Marie Cunningham (Senior Clinical Manager NECS) then discussed work she had been involved in as part of the ‘’Neurodiversity review across South West Health & Justice services’’, which highlighted the need for early identification of need at the first point of contact with the CJS. This would be supported by consistent standardised comprehensive professional training. Marie suggested that mandated easily accessible, succinct screening and diagnostic tools that could be used in situ would aid frontline professionals in identifying service users with neurodiversity issues sooner, and support their rehabilitation, desistence, treatment and risk management. View her presentation below:
Following on from Marie we had Dr Lucy Wainwright (Director of research at EPIC) & Paula Harriott (Head of Prisoner Engagement – Impact and Influencing, Prison Reform Trust). Lucy and Paula spoke about their observations of neurodiversity in prison, sharing a video of a colleague discussing his lived experience of neurodiversity and the challenges that presented him within a prison setting. Their colleague highlighted that in their experience the prison system was not set up to respond effectively to people with neurodiversity and that they were often seen as challenging by staff, that they had to prove their neurodiversity and related experiences (they discussed having to prove that they had a university degree in spite of their neurodiversity) at every stage and requests for additional support were either not met or incorrectly met (i.e., getting the incorrect reading filter and staff assumptions, rather than engagement). Support was given for more training and awareness of neurodiversity across the whole criminal justice system, and consideration given to the challenges facing policy makers, HMPPS staff, and prisoners at the current time in terms of resources. View their presentation below:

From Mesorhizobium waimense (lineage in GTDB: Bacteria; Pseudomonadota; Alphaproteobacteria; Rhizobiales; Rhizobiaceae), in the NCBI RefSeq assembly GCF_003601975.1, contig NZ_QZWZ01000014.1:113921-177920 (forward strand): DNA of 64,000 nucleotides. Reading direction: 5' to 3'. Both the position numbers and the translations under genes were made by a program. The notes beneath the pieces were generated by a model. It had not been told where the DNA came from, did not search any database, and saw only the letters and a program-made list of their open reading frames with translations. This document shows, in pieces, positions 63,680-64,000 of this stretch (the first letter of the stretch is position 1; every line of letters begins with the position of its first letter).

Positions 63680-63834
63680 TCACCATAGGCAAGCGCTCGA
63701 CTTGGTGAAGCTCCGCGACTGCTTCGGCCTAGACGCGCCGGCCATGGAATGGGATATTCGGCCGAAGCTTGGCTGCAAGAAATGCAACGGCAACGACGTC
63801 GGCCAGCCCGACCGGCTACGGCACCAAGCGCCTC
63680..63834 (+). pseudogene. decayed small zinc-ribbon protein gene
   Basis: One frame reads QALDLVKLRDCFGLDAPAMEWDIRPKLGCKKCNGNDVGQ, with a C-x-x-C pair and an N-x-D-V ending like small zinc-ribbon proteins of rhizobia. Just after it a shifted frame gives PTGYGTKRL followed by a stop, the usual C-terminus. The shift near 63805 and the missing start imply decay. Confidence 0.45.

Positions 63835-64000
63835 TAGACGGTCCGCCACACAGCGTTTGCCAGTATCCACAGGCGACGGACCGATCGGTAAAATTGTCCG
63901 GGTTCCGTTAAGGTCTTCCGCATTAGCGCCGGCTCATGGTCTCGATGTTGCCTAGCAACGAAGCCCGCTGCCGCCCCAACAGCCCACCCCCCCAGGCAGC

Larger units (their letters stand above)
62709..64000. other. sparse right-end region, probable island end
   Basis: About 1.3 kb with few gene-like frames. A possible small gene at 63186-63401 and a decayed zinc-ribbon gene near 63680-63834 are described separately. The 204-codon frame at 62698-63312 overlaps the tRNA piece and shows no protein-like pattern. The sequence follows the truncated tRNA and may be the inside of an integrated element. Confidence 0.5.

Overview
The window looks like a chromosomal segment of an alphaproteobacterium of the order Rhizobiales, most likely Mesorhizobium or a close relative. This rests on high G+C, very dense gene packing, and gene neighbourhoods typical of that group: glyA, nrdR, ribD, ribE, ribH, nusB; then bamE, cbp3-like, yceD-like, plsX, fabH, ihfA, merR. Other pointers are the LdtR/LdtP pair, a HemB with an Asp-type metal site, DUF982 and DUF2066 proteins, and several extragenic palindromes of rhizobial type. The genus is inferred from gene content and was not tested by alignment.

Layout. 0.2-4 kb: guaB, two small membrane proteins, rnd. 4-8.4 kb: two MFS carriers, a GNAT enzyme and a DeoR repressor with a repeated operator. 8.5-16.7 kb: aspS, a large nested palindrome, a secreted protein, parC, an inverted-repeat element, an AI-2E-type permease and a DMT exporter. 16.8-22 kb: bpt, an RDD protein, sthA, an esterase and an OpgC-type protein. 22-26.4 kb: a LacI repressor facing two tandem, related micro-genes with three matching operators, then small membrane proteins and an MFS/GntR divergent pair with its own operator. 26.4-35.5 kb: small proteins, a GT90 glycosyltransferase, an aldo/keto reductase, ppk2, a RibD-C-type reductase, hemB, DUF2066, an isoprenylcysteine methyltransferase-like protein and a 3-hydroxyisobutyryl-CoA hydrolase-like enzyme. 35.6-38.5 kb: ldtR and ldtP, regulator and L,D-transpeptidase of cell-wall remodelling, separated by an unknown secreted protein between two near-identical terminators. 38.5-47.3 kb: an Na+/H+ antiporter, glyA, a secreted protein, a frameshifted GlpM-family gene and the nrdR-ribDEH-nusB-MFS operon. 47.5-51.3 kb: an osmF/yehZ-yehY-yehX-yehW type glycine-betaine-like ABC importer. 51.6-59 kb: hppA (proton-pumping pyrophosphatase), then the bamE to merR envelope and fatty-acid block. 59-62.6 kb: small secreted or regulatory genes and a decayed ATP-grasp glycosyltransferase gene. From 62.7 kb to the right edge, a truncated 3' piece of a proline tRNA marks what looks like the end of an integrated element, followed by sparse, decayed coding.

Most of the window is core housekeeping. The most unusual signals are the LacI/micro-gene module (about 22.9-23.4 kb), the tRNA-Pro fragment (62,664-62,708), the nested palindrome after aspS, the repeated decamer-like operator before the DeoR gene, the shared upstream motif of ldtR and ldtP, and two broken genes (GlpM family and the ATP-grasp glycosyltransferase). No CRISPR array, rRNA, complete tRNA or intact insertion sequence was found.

The final talk of the day was by Professor Debbie Stark Regional Director for The Office of Health Improvement & Disparities South West (OHID) and NHSE Regional Director of Public Health South West, who discussed ‘’Public Health Approaches-Health & Justice’’ and emphasised the importance of this network in breaking down some of the language, communication, and practice barriers between public health, health, and justice. In doing this Debbie reinforced the importance of partnership working, especially in challenging and difficult times. View her presentation below:
The event was a great success, with many people talking in the break and afterwards (online and in person) to make connections with each other. We have already started planning for the next one, in February 2023, and if you would like to know more, join the network, attend the event, get involved with the steering group or present at an event please do reach out. Please complete the online form to join the network.